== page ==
In any game’s video setting, you might have encountered a setting named Bloom. This is a video game mechanic implemented into many games, both FPS (First Person Shooter) and single-player games.
The word bloom has two different meanings in a video game. In competitive or FPS games, it mostly deals with where the shots land when you press the shoot button. And the other meaning to bloom is in-game video/graphics settings.
This article explains the types of Bloom in both FPS and single-player games and a few of the queries that users might have about Bloom and whether it is good for games. So, without further delay, let us get right into it.
Bloom in Graphics Settings
Bloom is the level of reflection off a surface when a light source in a game touches an entity. Enabling Bloom gives a more realistic visualization of how light works in a video game. Any light source will emit more light, and any surfaces that the light from the source will give you an aura-like effect near the edges.
Bloom is supposed to make the game look more realistic. However, the game will seem too bright if there are multiple light sources, causing the artifacts to look unnatural. It also lessens the details users can see compared to when you disable Bloom.
In some games, you can also see that enabling Bloom takes you out of the gaming immersion. Game artifacts with irregular saturation of lights or objects glowing in an off-putting way are some disadvantages you may face when enabling Bloom.
The bloom effect you see on a scene also depends on the game you play. Games like The Witcher 3 and Red Dead Redemption 2 offer real-life bloom effects without taking away any of the game immersion. The Bloom will make the game look phenomenal if done right or horrendous if it over saturates the game world.
Does Enabling Bloom Take More Video Memory?
Enabling Bloom will make a surface reflect more light. This results in the surface having a glowy effect. The graphical effect that makes any surface more reflective does require some amount of graphical processing. Although insignificant, enabling Bloom will take slightly more video memory.
However, some sections of an artifact might lose their detail when you enable Bloom. The texture quality will seem blurry and lighter compared to when you disable Bloom. In this case, enabling Bloom will take less GPU power and use less video memory.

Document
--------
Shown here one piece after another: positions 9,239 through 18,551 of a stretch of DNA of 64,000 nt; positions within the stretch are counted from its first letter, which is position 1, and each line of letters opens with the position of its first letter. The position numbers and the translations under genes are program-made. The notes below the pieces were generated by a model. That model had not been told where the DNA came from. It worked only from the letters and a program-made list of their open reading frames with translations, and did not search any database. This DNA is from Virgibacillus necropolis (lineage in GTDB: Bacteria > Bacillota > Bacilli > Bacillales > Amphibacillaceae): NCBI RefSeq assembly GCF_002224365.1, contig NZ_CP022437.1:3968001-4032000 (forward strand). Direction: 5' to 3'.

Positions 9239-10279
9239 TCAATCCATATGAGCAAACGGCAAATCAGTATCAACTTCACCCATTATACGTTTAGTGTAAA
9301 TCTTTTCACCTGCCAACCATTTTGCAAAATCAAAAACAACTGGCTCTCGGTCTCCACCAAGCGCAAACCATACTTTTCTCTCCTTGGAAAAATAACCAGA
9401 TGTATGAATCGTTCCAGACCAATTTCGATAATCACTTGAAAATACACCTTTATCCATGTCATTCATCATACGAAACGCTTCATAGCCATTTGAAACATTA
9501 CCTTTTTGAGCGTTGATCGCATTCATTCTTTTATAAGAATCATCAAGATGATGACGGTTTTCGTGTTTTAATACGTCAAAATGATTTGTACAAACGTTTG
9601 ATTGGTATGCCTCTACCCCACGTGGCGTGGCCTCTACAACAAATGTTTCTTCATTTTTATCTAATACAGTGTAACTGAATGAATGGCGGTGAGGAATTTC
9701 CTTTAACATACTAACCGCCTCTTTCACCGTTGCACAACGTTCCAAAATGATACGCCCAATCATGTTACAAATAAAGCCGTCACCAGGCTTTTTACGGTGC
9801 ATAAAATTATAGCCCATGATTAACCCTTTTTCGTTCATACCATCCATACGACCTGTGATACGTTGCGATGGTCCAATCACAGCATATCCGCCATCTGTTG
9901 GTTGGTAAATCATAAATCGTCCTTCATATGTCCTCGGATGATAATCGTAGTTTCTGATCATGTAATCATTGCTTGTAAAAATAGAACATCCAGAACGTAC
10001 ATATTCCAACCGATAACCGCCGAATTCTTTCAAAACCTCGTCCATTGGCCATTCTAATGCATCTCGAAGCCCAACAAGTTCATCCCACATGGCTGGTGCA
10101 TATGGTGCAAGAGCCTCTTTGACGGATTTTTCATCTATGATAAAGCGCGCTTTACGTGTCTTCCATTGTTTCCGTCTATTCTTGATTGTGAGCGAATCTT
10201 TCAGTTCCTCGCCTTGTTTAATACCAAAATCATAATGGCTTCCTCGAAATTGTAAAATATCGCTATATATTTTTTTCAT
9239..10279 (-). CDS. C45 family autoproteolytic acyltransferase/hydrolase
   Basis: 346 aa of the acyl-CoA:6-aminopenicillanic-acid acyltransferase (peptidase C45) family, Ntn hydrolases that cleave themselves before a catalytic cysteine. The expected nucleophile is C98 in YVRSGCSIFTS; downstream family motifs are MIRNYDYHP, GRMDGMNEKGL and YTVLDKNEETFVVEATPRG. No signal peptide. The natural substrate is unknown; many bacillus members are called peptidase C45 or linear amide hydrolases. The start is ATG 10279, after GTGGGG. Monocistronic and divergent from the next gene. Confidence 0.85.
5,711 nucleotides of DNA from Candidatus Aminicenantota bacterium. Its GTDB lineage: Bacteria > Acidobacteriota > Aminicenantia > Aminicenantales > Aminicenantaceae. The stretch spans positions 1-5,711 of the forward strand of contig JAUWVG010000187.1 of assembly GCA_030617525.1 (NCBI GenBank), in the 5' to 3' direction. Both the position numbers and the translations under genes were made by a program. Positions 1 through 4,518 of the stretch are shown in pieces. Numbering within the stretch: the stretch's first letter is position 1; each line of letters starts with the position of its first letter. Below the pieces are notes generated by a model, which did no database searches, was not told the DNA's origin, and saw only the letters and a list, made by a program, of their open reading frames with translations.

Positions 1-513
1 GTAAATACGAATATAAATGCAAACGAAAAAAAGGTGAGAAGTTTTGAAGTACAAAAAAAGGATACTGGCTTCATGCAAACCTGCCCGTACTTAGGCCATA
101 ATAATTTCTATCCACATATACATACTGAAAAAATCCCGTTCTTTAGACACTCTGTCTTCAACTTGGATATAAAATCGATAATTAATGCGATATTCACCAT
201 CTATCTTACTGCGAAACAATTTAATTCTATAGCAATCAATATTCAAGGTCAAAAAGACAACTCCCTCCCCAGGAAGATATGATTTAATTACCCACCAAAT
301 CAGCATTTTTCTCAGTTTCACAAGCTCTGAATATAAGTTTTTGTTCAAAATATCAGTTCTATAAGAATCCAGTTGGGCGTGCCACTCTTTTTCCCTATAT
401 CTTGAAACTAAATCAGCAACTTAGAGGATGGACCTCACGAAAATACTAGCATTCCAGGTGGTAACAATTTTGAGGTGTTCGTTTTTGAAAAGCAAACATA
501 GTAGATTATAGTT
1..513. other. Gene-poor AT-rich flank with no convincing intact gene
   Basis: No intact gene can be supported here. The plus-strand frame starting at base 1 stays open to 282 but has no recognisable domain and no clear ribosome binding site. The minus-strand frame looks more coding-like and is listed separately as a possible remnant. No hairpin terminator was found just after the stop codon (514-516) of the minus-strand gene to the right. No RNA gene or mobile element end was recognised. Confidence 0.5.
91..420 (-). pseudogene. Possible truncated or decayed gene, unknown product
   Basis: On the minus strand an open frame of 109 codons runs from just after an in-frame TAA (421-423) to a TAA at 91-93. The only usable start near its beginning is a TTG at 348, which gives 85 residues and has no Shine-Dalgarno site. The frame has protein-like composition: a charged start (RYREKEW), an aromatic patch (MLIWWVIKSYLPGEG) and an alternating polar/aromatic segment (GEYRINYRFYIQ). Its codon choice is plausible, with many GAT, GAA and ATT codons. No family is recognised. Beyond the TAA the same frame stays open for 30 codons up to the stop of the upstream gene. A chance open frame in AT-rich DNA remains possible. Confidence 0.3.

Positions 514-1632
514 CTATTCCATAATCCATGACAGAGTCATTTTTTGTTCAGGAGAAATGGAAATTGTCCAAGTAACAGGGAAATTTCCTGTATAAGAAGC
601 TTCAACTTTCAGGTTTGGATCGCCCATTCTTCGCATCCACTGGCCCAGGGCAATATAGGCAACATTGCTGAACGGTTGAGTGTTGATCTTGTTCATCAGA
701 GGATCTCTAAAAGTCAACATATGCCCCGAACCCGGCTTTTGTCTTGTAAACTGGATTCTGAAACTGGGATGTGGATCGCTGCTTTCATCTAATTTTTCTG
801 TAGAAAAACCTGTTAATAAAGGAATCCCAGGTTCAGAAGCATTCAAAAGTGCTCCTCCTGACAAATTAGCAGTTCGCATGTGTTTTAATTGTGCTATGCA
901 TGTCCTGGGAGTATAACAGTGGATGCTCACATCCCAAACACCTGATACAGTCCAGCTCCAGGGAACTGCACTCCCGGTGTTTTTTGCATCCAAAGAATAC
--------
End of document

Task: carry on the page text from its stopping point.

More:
To sum it up, depending on the game and blooming techniques used, the game may require the same or more video memory.
Does Enabling Bloom Make Games Look Good?
Depending on the game you play, enabling Bloom will make the in-game work look more realistic or maybe even over-saturated. As mentioned above, some AAA games have mastered the art of implementing bloom effect in their applications.
Without making the game look unrealistic, games like Assassin’s creed origins, Witcher3, Battlefield2042 have mastered Bloom so well that the game’s lighting physics behaves like natural lights. However, not all games come with that good of Bloom.
In some games, it will seem unnatural, super saturated, and unrealistic. In these games, it is best to leave the Bloom off.
Bloom in FPS Games
In FPS games when using a DMR (Designated Marksman Rifle), you may have noticed that the first bullet you shoot when you are standing-still sometimes miss despite of perfect aim, no wind drag and vertical drop.
This is because of bloom. Bloom is a phenomenon where the bullet can hit anything within the proximity of the crosshair, regardless of where it is aiming. Where the shots land entirely depends upon luck or probability. It is a technique adapted to make the game seem more realistic.
The topic bloom in FPS games is quite controversial. Beginners may love it because even when you shoot rapidly, as long as the target is in the vicinity of the crosshair area, the shots may land sometimes. And you may even get a lucky kill.
But for seasoned players, bloom does more harm than good. Even if your aim is exactly on the target, you may not be able to hit those shots. This is why most player on the professional level absolutely disregard bloom.
When firing any weapon quickly, the crosshair cannot go back to its original state. And all the consecutive shots that comes after the first shots will land inside the expanded crosshair. The bullet will hit on random spots in the expanded cross-hair area. Not to confuse with bloom, this mechanics is called recoil. While the accuracy for recoil can be compensated by moving the mouse in opposite direction, for bloom, all you can do is count your luck.
Does Reticle Bloom Improve Accuracy?
Reticle bloom has nothing to do with accuracy. It is the dynamic expansion of reticle while firing your weapon. However, You can only hit your shots precisely once the crosshair shrinks to its original state.
Is Reticle Bloom and Recoil Same?
Recoil and reticle bloom may seem similar, but these terms go hand in hand. When the recoil increases, the reticle bloom effect will increase. Therefore, if you shoot continuously, the gun will have increased recoil, and its reticle will expand.
The bloom here, decreases the probability of landing a successful shot even less as the total area near and within the crosshair is increased. They do a similar act: reduce accuracy. However are two totally different entities.